Employees or personnel on a job site wearing a clip-on device or using a wristband can transmit data concerning their activity or movements to identify potential worksite risks. Falls are a serious concern for construction workers, and one company in New York has required a safety sensor to be worn by its employees to job site visibility and quicken incident response times.

While a primary benefit of implementing this technology is the safety of your employees, there could be financial benefits to devices like these. Insurance premiums are a significant cost to businesses and being able to prove safety measures or reduce incidents could lower your premiums.

Personal safety reminders from wearable devices could also reduce workers’ comp claims.

2. Improve Site Reporting and Maintenance Determinations

Managers or developers often need to make a trip out to a job site to determine how well the project is going, particularly if they want to verify the reporting coming through texts or emails.

By installing sensors around a construction site, a company can get instant access to real-time information concerning conditions on the site. Sensors can also be installed on key pieces of equipment to detect malfunctions through abnormal vibrations or speeds. Devices are also currently in use that can help prevent fires.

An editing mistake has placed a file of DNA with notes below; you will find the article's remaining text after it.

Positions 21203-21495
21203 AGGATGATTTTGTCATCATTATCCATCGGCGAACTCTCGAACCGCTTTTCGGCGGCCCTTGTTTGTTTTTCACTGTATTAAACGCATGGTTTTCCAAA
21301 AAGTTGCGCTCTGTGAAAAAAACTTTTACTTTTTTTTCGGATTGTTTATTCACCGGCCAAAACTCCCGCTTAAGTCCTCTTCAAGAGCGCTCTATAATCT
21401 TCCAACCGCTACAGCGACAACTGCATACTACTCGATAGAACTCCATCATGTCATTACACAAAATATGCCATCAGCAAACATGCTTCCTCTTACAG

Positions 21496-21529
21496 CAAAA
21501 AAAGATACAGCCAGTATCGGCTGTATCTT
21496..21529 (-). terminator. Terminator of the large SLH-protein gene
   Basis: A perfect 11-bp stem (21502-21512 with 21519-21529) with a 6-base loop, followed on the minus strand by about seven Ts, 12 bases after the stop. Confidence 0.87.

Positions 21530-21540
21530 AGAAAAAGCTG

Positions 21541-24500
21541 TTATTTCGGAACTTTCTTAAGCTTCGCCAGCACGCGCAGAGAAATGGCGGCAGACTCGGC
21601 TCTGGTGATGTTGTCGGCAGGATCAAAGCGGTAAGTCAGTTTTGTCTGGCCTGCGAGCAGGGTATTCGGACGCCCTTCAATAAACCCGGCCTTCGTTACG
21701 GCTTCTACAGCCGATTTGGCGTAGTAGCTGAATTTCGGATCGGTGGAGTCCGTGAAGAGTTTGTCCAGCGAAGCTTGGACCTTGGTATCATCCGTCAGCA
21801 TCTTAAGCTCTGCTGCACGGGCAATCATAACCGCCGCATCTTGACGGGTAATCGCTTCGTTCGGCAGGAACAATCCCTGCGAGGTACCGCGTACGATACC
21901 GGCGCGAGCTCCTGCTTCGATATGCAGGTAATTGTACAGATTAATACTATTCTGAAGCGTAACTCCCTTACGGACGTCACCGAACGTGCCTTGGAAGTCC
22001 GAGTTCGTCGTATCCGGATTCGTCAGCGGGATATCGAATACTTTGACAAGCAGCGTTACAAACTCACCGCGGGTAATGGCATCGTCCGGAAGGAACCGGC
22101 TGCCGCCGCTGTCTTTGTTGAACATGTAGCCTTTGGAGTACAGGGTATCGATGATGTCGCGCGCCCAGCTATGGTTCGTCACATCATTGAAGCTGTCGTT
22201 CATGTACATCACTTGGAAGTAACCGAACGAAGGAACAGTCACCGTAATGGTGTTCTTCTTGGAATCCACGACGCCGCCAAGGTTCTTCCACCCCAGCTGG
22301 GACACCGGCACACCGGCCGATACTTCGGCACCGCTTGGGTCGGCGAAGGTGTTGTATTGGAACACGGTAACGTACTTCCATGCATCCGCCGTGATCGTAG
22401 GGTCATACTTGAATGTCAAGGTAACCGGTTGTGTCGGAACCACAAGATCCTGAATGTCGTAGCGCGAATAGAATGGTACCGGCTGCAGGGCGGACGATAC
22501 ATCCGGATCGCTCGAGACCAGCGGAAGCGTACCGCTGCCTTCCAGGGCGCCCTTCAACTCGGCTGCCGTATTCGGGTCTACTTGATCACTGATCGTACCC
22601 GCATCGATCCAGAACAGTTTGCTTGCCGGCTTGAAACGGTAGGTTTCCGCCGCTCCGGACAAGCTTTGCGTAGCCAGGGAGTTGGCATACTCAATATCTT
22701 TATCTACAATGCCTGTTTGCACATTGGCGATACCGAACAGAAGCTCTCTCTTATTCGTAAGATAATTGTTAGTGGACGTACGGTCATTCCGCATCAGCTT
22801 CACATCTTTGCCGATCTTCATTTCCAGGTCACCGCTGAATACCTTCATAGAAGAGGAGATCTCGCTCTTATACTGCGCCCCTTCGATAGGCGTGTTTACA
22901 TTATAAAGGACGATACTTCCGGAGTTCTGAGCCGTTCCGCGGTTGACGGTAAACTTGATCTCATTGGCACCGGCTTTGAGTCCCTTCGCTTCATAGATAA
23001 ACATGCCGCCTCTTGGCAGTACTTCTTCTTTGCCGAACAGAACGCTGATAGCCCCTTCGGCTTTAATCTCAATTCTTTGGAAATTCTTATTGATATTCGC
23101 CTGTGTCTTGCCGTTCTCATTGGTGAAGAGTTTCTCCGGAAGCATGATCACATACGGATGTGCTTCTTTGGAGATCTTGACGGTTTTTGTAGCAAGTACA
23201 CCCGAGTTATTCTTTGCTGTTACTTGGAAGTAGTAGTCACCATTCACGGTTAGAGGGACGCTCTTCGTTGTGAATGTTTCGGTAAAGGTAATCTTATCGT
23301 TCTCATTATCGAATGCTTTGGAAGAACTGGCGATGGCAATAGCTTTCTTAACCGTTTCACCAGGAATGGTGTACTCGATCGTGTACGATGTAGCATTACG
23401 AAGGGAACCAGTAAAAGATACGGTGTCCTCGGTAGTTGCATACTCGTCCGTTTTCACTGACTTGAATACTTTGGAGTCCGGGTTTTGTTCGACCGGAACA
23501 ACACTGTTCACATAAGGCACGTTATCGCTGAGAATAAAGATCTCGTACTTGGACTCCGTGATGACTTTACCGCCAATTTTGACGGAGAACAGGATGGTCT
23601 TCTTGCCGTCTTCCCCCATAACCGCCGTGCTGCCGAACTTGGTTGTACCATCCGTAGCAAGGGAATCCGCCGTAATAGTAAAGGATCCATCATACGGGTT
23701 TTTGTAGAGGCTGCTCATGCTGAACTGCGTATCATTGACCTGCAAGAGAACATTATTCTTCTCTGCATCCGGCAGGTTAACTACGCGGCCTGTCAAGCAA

3. Improve Management of Resources and Waste

Wasted labor hours are a serious concern for any construction company, and wasted materials is another issue plaguing the construction industry. It’s more than just having too many materials or the inefficient allotment of labor.

Consider fuel costs for machinery that runs idle for too long. Think of the waste of manpower when tasks and the division of labor on hand don’t occur equitably. Even with a site supervisor, there can be too much happening at one time for a single individual to maintain complete control.

With the use of IoT devices, you can take site and resource management to a whole new level. Sensors and monitors can identify where equipment or assets are and if they are being moved according to schedule. Geolocating can assist in uncovering theft and recovering the equipment. Big data analysis can allot labor or resources more efficiently to save a company thousands.

What does the future of the construction industry look like with tech?

While there are plenty of opportunities to continue developing IoT applications and other technology for use in the construction industry, these developments will only be influential if they can overcome the challenges that accompany them.

The biggest obstacles to a positive future with IoT and tech include:

  • Lack of sufficient data protection
  • IoT skills gap
  • Weak or irregular updates or maintenance patches
  • Poor device management

If these challenges can be addressed, the use of IoT in construction industry applications includes predictive maintenance advancements or the inclusion of augmented reality to increase efficiency and skills development.

When you want a solution providing real-time job site intelligence, Sensera Systems has the products you need. With our help, you can improve collaboration, reduce safety and security risks and improve productivity and resource management on your job site. Find your solution today.